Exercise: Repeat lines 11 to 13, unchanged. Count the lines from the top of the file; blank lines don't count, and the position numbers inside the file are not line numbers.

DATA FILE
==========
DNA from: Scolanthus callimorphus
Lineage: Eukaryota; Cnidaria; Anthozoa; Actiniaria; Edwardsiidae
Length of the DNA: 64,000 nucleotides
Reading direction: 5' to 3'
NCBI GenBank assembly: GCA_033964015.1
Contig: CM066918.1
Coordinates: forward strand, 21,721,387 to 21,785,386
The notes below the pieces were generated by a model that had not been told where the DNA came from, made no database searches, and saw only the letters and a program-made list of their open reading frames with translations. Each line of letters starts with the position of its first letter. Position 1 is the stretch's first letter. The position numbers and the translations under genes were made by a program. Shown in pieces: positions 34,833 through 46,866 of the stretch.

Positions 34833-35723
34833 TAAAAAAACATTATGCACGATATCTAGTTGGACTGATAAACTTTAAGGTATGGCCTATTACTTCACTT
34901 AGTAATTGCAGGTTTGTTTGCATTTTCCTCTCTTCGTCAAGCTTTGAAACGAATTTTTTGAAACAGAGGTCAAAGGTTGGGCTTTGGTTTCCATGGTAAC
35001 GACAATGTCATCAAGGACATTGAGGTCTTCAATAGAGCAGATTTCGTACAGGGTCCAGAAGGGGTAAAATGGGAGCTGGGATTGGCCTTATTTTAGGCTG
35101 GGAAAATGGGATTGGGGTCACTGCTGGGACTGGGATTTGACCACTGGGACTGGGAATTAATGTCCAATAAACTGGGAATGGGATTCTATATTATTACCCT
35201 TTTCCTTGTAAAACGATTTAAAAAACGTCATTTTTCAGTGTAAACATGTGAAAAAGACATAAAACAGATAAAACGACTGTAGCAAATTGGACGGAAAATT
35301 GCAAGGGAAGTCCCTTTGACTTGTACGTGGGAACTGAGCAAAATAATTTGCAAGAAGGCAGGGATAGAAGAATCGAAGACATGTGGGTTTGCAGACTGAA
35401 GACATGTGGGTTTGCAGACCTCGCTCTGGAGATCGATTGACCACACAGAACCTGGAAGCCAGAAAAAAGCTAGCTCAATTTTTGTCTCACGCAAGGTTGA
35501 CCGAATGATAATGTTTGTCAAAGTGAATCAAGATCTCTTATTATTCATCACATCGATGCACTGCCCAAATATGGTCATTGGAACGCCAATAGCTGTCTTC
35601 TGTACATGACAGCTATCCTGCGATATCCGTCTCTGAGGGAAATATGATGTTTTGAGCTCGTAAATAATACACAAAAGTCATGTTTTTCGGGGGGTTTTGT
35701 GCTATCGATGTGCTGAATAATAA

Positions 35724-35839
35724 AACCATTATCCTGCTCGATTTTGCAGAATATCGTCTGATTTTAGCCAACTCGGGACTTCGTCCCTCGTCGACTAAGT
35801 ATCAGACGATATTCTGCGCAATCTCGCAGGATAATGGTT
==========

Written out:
34901 AGTAATTGCAGGTTTGTTTGCATTTTCCTCTCTTCGTCAAGCTTTGAAACGAATTTTTTGAAACAGAGGTCAAAGGTTGGGCTTTGGTTTCCATGGTAAC
35001 GACAATGTCATCAAGGACATTGAGGTCTTCAATAGAGCAGATTTCGTACAGGGTCCAGAAGGGGTAAAATGGGAGCTGGGATTGGCCTTATTTTAGGCTG
35101 GGAAAATGGGATTGGGGTCACTGCTGGGACTGGGATTTGACCACTGGGACTGGGAATTAATGTCCAATAAACTGGGAATGGGATTCTATATTATTACCCT